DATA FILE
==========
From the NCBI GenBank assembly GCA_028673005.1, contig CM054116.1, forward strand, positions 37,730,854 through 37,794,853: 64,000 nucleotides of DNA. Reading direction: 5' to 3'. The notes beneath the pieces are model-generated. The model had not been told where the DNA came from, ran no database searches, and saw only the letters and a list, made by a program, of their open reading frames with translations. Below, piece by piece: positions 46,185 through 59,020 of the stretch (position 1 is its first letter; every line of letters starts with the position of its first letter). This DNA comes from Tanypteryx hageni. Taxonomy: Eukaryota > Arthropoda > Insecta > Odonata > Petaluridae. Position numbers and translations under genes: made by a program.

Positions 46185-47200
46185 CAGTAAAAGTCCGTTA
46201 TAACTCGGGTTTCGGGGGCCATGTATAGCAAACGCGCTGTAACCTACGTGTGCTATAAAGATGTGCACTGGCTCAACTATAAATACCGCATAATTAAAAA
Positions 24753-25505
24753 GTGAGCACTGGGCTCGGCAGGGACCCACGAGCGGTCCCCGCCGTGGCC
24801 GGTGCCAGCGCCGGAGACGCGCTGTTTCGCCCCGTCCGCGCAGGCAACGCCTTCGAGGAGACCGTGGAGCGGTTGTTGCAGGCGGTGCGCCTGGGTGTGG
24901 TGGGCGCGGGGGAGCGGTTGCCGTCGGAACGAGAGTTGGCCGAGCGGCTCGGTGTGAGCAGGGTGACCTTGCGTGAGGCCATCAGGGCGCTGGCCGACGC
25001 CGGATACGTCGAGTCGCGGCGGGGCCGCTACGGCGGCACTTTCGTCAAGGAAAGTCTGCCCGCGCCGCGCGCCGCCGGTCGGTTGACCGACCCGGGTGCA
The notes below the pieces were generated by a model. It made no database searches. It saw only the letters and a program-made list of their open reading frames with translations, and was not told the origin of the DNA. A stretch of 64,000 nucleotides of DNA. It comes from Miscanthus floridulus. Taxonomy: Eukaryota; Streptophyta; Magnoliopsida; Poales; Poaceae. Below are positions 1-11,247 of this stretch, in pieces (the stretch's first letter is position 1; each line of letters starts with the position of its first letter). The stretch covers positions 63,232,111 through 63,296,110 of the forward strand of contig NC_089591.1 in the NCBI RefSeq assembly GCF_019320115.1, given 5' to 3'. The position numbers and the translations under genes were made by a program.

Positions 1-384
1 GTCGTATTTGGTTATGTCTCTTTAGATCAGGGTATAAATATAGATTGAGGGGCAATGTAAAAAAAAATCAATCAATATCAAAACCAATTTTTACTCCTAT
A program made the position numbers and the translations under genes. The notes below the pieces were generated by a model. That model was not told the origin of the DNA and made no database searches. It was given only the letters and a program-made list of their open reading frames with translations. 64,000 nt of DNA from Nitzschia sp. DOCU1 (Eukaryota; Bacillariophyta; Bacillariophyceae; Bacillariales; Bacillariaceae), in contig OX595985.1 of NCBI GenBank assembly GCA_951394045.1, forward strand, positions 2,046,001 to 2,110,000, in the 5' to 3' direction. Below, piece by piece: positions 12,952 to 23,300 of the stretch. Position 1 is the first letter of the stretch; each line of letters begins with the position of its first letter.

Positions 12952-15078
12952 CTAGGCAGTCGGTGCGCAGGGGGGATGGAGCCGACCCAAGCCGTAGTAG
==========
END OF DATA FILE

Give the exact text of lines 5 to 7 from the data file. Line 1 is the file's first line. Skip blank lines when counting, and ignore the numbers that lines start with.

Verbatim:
Positions 24753-25505
24753 GTGAGCACTGGGCTCGGCAGGGACCCACGAGCGGTCCCCGCCGTGGCC
24801 GGTGCCAGCGCCGGAGACGCGCTGTTTCGCCCCGTCCGCGCAGGCAACGCCTTCGAGGAGACCGTGGAGCGGTTGTTGCAGGCGGTGCGCCTGGGTGTGG